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The effectiveness of television advertising campaigns on generating calls to a national Quitline by Māori
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1. N Wilson1,
2. M Grigg2,
3. L Graham3,
4. G Cameron2
1. 1Wellington School of Medicine & Health Sciences, Wellington, New Zealand
2. 2The Quit Group, Wellington, New Zealand
3. 3Graham Strategic, Wellington, New Zealand
1. Correspondence to:  Dr Nick Wilson  Wellington School of Medicine & Health Sciences, PO Box 7343, Wellington, New Zealand; nwilsonactrix.gen.nz

## Abstract

Objective: To examine the effectiveness of four mass media campaigns on calls to a national Quitline by Māori (the indigenous people of New Zealand).

Methods: Monthly Quitline call data and calls within one hour of a television commercial (TVC) being shown were analysed for the 2002–2003 period. Data on target audience rating points (TARPs) and expenditure on TVCs were also used (n  =  2319 TVC placements).

## DISCUSSION

### Main findings

This study found that television advertising campaigns are successful in generating calls to a national Quitline from indigenous New Zealanders. Effectiveness was highest for those campaigns in which the Quitline number was included in the TVCs, and for the particular campaign that had both “threat appeal” and “calling for help” components (the EC campaign). Two of the four TVCs in this campaign were modified to include Māori specific aspects, and so these may have contributed to its effectiveness for Māori. Although the more Māori orientated campaign (IAW) was less effective in generating calls than the EC campaign, it is not strictly comparable as it covered a much broader scope of health issues (including smoking in pregnancy and SHS). It also had the broader theme of affirming Māori cultural identity, which has potentially both social and health benefits.

These findings are consistent with other data indicating that the IAW campaign was regarded favourably by a Māori audience,9,10 and with data on Quitline usage for the non-Māori and Pacific peoples in New Zealand.7

The cost effectiveness data suggests that expenditure on television advertising smoking cessation campaigns is a good use of public health sector expenditure. Even so, this effectiveness could be greatly enhanced if tobacco control in New Zealand was further strengthened (for example, by raising tobacco taxes).

### Study limitations

This study compared campaigns which had somewhat different objectives. Two campaigns consistently used the Quitline number in all TVCs while the two SHS campaigns did not include the number and did not have Quitline calls as an objective at all. Another difference between the campaigns was that the EC campaign had been running for over two years longer than the IAW campaign (albeit with some variation in the TVCs used).

During some of the year 2003, both the EC and IAW campaign TVCs were placed in time slots outside of Quitline opening hours as part of “general awareness raising” rather than to generate Quitline calls. This was to reduce the risk of the Quitline capacity being overloaded, to support and remind people undertaking quit attempts, and to support those who may choose to quit without the Quitline assistance. However, the probable outcome of this approach is that the results for calls per TARPs reported here are likely to be underestimates, relative to the use of other TVC placement strategies focused entirely on attracting Quitline calls. Even so, some of these calls to the Quitline may also be motivated by factors additional to the content of the TVCs—for example, access to the vouchers for heavily subsidised nicotine replacement therapy that are provided by the Quitline. Other more minor limitations with this study are detailed more fully elsewhere.7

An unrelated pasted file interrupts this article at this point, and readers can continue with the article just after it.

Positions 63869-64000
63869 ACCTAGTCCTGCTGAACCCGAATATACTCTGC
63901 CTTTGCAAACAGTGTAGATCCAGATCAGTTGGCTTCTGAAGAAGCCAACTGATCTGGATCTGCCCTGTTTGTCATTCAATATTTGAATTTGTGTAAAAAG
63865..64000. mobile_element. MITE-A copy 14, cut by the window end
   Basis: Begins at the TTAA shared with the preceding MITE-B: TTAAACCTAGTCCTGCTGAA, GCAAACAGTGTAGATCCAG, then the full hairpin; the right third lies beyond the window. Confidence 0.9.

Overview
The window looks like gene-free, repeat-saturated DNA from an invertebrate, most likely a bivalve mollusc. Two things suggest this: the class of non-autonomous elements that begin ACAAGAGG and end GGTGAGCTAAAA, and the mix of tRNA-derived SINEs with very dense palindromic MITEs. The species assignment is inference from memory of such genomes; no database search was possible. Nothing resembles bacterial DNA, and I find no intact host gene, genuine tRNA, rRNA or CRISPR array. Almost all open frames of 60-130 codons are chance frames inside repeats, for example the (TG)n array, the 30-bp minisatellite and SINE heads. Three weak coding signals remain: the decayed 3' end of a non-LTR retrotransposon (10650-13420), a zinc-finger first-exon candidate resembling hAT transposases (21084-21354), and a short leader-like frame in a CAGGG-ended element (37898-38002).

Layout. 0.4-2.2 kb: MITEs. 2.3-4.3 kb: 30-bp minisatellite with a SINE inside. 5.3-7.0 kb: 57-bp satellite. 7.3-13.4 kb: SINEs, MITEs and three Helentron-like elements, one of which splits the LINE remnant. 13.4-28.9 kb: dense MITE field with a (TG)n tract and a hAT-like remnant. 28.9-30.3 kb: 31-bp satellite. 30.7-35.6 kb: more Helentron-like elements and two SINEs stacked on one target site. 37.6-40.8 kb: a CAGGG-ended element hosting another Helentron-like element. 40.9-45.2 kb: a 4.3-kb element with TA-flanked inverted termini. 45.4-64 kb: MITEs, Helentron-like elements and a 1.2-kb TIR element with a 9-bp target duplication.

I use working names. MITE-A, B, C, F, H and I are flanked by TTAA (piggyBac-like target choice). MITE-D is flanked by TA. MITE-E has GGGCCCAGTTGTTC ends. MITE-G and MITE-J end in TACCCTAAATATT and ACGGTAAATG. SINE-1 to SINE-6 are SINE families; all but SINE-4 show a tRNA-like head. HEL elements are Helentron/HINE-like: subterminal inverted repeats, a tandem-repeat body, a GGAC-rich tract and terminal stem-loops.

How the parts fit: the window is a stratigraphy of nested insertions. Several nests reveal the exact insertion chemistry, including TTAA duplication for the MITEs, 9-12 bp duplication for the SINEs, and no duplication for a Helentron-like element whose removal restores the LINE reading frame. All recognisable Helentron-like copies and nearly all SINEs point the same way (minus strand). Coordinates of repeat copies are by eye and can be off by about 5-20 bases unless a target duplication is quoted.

### What this paper adds

This study examined the impact of four television advertising campaigns on calls to a national Quitline service by Māori (New Zealand’s indigenous population). The two campaigns with a Quitline telephone number were effective and cost effective in generating calls (particularly the one with the threat appeal messages). Health authorities should continue to support and further develop such campaigns and Quitline services to protect the health of indigenous peoples and reduce health inequalities.

### Implications for policymakers

Given this evidence for effectiveness and cost effectiveness, health authorities should continue to invest in such television campaigns and national quitline services. TVCs that are borrowed from other countries (as per the EC campaign) can be cost effectively utilised for different populations (at least for certain threat appeal messages). Nevertheless, local adaptation of these TVCs to maximise appropriateness for an indigenous audience is desirable so as to ensure a reduction in health inequalities attributable to smoking. Complete local development of TVCs by indigenous health workers for their own population may be more expensive, but it has the potential benefit of maximising authenticity and cultural appropriateness of the TVCs. As television channels multiply (for example, the new Māori television channel) there will be even greater scope for expanding reach to indigenous peoples and therefore maximising the benefits to health and the reduction of health inequalities.

## Acknowledgments

The authors wish to thank the Quitline callers who provided information about their ethnicity. They also thank Ramzan Afzal, Helen Glasgow, and Dr George Thomson who provided useful comments on the draft. This study was funded by The Quit Group which runs the Quitline on contract to the New Zealand Ministry of Health.

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## Footnotes

• Competing interests: none declared

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